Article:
Props such as rubber masks, fake guns, bows and arrows, helmets, space suits and robots that featured in some of the films are on display.

The largest item is a dune buggy built for a live-action version of the video game Halo that never made it to screen. A mannequin resembling “Jurassic Park” star Sam Neill sits in the driver’s seat.

The tour guide shows you how artists fashion plastic armor from foam molds before applying multiple paint layers and scuffing it up to make it look battle worn. Visitors are allowed to hold and even wear plastic helmets – human-sized versions of those worn by Middle-earth dwarf warriors.

Dr. Tinfoil shows off his movie prop-making skills during a tour of the Weta Workshop in Wellington, New Zealand.

Dr. Tinfoil shows off his movie prop-making skills during a tour of the Weta Workshop in Wellington, New Zealand. (Seth Robson/Stars and Stripes)

A hands-on section allows visitors to touch everything from mechanical heads and arms to fake eyeballs and random parts used to make movie props.

You can peer through windows into work areas where a swordsmith is crafting weapons and a machine is cutting molds to make plastic props.

Visitors can wield the fake weapons. Some swords are made of rubber or aluminum to make them safer for mock combat, according to the tour guide.

A demonstration by a craftsman shows visitors how to make all kinds of realistic props, from shells to skulls, using cardboard and tinfoil.

Part of the tour happens in a separate warehouse filled with sets used in a 2015-2020 reboot of the 1966 “Thunderbirds Are Go” television puppet series.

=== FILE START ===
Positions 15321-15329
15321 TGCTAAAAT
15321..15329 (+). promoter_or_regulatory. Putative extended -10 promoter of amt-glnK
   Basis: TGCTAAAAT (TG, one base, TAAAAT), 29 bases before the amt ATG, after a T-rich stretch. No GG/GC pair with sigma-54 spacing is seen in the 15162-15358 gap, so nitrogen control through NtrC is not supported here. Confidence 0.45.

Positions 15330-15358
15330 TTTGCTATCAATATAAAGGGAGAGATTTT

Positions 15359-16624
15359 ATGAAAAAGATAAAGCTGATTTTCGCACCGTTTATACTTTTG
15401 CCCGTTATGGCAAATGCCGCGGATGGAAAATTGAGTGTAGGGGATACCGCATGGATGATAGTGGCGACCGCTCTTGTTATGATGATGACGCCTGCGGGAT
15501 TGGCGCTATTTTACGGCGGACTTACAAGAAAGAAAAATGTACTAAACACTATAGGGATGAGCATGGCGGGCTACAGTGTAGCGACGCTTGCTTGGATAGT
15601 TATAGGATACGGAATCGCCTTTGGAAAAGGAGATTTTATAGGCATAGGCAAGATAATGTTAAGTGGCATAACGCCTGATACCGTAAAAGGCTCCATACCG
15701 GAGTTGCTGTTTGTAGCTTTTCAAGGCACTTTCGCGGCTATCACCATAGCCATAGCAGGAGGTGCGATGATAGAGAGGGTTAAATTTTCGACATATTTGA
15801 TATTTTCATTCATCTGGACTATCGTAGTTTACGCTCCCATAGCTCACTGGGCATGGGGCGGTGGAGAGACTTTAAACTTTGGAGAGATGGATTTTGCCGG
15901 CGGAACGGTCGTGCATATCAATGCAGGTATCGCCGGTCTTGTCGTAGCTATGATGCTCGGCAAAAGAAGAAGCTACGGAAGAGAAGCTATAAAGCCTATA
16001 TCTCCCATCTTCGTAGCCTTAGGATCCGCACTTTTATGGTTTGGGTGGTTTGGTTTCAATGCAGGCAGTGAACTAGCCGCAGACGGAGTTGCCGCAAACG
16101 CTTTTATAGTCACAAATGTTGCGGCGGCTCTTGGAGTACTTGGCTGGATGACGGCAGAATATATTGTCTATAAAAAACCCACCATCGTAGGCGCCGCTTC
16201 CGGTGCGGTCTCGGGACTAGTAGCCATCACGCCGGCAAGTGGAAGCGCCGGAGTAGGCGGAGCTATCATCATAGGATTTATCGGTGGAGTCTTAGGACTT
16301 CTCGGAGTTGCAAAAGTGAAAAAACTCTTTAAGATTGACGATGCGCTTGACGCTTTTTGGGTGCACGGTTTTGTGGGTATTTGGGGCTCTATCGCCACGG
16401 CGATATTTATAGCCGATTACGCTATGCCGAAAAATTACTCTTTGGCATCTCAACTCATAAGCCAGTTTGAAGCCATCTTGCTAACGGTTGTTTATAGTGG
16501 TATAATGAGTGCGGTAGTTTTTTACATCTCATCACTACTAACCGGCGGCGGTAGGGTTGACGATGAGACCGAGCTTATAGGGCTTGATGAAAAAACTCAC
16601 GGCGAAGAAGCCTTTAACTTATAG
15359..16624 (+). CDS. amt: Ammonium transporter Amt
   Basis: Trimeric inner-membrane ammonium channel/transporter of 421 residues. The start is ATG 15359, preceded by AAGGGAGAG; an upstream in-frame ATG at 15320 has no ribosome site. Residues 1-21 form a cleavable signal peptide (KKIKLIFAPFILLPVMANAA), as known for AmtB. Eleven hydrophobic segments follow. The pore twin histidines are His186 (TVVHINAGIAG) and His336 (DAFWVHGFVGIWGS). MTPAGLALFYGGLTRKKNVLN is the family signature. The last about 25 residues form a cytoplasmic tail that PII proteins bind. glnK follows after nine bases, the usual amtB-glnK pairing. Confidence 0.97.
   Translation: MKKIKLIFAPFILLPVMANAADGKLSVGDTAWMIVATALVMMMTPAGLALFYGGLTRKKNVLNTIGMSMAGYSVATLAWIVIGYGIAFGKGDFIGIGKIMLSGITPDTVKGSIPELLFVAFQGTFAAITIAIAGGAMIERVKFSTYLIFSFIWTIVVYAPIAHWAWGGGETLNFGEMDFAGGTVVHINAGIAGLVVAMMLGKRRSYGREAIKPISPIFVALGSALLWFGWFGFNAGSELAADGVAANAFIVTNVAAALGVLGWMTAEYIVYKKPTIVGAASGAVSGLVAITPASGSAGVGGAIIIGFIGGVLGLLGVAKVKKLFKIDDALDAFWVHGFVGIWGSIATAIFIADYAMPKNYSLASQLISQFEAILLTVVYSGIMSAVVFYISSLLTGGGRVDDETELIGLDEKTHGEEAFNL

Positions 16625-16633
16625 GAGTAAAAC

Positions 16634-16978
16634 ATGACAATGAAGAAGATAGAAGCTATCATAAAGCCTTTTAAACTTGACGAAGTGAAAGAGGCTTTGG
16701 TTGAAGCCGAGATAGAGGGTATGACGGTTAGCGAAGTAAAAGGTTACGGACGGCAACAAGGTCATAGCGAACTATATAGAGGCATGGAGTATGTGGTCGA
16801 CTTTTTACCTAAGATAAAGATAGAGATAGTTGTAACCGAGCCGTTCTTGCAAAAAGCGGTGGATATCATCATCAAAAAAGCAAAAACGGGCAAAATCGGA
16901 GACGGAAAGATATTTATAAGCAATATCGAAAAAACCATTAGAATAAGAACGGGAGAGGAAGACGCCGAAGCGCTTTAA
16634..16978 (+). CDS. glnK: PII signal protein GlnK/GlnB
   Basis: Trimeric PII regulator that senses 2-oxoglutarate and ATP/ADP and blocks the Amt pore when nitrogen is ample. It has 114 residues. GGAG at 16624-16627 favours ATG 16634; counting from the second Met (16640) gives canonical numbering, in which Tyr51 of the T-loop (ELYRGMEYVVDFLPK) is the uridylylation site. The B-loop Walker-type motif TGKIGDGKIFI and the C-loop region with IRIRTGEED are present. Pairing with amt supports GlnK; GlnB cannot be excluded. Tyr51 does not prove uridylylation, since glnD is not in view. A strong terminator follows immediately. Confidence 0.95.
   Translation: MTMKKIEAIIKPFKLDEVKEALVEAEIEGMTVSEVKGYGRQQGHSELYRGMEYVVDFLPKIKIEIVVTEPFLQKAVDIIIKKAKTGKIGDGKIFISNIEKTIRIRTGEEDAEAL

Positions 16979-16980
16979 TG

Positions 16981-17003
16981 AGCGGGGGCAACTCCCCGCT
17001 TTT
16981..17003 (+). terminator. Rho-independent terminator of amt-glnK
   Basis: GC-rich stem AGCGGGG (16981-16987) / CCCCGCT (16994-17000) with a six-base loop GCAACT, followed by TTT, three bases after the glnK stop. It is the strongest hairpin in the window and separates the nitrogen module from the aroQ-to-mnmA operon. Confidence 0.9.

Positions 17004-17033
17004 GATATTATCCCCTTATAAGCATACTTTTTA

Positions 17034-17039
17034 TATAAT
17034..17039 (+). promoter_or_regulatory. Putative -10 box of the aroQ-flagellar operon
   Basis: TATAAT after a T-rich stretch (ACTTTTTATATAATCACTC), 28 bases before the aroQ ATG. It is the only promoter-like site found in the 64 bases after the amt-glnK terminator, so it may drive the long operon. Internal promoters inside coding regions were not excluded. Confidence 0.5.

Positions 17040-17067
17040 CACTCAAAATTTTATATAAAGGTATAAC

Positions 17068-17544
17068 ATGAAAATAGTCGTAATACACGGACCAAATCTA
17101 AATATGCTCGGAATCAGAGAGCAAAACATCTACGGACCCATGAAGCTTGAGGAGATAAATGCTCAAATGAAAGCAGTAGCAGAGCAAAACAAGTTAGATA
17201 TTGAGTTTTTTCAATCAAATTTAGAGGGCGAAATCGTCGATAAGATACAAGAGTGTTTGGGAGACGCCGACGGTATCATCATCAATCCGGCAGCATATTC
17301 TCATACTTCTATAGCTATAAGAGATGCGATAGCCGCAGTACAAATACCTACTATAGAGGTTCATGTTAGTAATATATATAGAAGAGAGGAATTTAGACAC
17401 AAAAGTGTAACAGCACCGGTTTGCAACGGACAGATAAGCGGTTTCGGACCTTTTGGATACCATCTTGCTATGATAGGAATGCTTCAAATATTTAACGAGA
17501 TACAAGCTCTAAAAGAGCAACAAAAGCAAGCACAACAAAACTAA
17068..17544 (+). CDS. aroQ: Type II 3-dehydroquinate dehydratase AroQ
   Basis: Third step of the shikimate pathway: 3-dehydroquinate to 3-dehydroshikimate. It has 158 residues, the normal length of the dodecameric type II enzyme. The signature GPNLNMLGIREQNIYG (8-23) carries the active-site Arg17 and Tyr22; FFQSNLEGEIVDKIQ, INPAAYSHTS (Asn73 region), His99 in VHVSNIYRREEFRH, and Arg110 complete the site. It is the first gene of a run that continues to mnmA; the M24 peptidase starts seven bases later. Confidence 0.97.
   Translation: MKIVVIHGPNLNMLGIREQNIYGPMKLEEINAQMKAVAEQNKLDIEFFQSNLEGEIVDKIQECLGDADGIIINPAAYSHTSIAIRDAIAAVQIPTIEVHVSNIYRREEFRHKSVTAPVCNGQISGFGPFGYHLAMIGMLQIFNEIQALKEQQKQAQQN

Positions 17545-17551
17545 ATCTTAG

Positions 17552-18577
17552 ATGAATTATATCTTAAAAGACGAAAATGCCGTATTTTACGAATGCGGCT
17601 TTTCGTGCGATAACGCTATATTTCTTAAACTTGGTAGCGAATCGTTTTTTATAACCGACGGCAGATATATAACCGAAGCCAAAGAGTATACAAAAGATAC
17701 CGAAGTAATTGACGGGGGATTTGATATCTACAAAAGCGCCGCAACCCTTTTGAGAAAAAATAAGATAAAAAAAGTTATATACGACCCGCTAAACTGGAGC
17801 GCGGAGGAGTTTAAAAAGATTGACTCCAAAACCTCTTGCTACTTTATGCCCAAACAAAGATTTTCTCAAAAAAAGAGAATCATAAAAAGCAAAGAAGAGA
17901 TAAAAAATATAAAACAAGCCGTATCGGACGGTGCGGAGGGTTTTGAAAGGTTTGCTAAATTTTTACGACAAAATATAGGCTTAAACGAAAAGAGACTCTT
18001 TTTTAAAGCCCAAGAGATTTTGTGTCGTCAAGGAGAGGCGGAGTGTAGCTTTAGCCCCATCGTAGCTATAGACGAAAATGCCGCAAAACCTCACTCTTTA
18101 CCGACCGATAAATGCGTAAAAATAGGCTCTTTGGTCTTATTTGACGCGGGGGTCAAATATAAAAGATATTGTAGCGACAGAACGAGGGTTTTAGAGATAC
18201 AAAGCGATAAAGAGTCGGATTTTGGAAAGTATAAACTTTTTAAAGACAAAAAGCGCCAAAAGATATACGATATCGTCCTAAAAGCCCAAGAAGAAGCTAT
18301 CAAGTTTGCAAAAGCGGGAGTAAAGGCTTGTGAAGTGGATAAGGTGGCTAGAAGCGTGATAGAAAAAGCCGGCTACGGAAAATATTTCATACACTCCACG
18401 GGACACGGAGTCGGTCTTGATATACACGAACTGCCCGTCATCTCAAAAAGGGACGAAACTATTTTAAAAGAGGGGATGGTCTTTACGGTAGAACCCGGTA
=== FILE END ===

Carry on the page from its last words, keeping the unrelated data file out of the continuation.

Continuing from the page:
The sets include the Thunderbirds’ island base and various buildings and spaceship launch facilities crafted from household items such as lemon squeezers and computer circuit boards.

A life-sized Gandalf sculpture greets visitors to the Weta Workshop in Wellington, New Zealand.

A life-sized Gandalf sculpture greets visitors to the Weta Workshop in Wellington, New Zealand. (Seth Robson/Stars and Stripes)

ON THE QT

Directions: Camperdown Road and Weka Street, Miramar, Wellington, New Zealand 6022

Times: 9:30 a.m. to 4:30 p.m. every day except Tuesday

Costs: The Weta Workshop Experience costs $31 . For another $25, ride to and from central Wellington, a shuttle bus stop opposite the Amora Hotel, 145 Wakefield St. The Full Experience ($92) gets you a workshop tour and lunch at the Karaka café on Wellington’s waterfront.

Dress: Casual

Information: tours.wetaworkshop.com/wellington/tours

author picture
Seth Robson is a Tokyo-based reporter who has been with Stars and Stripes since 2003. He has been stationed in Japan, South Korea and Germany, with frequent assignments to Iraq, Afghanistan, Haiti, Australia and the Philippines.
twitter Email

Stripes in 7



around the web


Sign Up for Daily Headlines

Sign-up to receive a daily email of today’s top military news stories from Stars and Stripes and top news outlets from around the world.

Sign up